Grapes give villagers bunch of options

Xinhua | Updated: 2023-02-28 08:34
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Villagers are harvesting grapes in Maozhushan village in Guilin, South China's Guangxi Zhuang autonomous region. [Photo/Xinhua]

NANNING — As spring approaches, villager Wang Deli pays close attention to the weather, waiting for agricultural experts' instructions regarding his grape field.

Wang is from Maozhushan village in Guilin, South China's Guangxi Zhuang autonomous region. He plants about 1 hectare of grapes, earning around 100,000 yuan ($14,700) annually. He also earns an income from migrant jobs in his spare time.

Maozhushan is a mountain village with 46 households. In 2002, several villagers took advantage of suitable local soil and climate conditions and began growing grapes. Over the years, the grape-growing industry has attracted more villagers to participate, bringing the total growing area to over 21 hectares.

To improve the grape quality, Maozhushan has, in recent years, improved farmers' technical training by working with agricultural scientific research institutions and inviting agricultural experts to guide grape-planting.

"We are expanding the high-standard farmland area. In the past, water and fertilizer were sprayed from the ground to the air through pipelines, which lacked accuracy, with high cost. The newly installed drip irrigation equipment has saved a lot," says Wang.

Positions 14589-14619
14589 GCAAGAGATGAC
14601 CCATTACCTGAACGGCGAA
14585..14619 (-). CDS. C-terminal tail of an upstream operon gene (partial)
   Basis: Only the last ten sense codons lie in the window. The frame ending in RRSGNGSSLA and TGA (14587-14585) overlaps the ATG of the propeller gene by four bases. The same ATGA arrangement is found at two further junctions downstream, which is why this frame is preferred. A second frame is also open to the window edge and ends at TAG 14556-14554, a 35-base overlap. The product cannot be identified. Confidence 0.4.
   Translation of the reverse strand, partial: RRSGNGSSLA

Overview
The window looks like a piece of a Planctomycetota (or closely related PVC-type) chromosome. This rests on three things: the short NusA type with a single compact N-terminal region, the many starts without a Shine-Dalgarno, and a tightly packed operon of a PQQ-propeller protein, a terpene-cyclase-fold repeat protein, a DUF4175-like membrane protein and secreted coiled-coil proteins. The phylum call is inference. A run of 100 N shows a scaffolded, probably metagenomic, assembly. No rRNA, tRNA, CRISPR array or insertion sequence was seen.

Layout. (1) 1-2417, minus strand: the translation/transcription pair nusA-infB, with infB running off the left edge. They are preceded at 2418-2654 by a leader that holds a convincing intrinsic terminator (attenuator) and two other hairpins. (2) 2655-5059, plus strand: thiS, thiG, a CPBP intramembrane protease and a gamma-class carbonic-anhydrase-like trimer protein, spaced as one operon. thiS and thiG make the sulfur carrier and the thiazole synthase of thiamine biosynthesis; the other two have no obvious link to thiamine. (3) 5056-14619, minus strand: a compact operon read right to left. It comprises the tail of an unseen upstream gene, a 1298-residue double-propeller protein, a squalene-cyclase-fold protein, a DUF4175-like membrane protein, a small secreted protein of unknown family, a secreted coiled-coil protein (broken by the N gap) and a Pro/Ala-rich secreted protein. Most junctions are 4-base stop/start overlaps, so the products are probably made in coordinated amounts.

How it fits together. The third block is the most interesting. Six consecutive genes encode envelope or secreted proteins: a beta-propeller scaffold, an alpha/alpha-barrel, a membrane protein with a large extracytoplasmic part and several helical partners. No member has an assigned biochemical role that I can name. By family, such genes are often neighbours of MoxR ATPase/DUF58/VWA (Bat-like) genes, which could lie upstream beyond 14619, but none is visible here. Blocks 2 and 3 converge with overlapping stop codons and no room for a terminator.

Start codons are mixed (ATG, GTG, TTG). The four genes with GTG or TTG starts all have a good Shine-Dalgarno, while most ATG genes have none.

The village has also worked with telecom operator China Mobile to build a digital platform to conduct real-time monitoring of grape growth, diseases and insect pests.

Since 2021, the village has also started planting high-quality grape varieties.

"The income of planting 1 hectare of the new grape variety is equivalent to planting 5 or 6 hectares of traditional grape varieties," says Wang.

Thanks to the current measures, "Maozhushan grape" has become a brand, and more and more tourists come to the village, especially during the grape harvest season.

Villager Wang Xinjian smelt a business opportunity. He quit his job away from his hometown and returned to Maozhushan to open a farmhouse offering accommodation and dining, accommodating 120 tourists.

"As the pace of rural revitalization continues to accelerate, rural tourism and leisure-agriculture business are burgeoning, significantly increasing the locals' income," he says.

Like him, more and more young people with ideas and skills, called "new farmers", are returning to their hometowns to start businesses.

Two years ago, Wang Jia quit her job at a tourism company in Guilin and became an e-commerce livestreaming anchor to expand online sales channels for local grapes.

"Rural revitalization cannot be achieved without the participation of talented youths. I chose to return and contribute my strength to my hometown's development," says Wang Jia.

"We will continue to upgrade the village's business from integrating the grape-growing and tourism industries to provide a broader stage for 'new farmers' to pursue their dreams," says Wang Xinmin, Party chief of Maozhushan village.


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